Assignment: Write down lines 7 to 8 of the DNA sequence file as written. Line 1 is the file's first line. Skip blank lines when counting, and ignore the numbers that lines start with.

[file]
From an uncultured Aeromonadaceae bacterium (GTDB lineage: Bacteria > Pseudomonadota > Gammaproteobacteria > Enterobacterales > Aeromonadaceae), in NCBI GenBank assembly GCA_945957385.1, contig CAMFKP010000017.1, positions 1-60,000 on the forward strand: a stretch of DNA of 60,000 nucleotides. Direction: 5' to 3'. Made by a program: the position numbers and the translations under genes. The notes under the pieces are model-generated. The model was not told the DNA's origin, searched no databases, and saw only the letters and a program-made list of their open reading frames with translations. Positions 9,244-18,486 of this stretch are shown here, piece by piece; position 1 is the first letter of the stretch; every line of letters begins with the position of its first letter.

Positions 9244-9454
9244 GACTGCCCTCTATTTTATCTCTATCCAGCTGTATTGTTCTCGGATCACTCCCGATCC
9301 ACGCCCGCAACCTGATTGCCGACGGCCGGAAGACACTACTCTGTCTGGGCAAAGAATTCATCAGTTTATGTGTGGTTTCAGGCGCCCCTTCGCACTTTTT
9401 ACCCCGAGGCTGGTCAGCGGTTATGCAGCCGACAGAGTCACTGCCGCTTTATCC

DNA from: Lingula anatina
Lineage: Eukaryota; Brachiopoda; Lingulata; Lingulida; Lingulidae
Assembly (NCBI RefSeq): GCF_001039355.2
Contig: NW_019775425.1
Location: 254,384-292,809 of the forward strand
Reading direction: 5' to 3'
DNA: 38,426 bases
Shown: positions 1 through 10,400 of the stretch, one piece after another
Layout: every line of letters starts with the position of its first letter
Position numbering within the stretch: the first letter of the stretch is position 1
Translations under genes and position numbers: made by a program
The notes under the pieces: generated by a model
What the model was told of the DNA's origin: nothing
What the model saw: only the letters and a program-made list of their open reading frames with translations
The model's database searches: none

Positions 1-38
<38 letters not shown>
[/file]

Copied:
Lineage: Eukaryota; Brachiopoda; Lingulata; Lingulida; Lingulidae
Assembly (NCBI RefSeq): GCF_001039355.2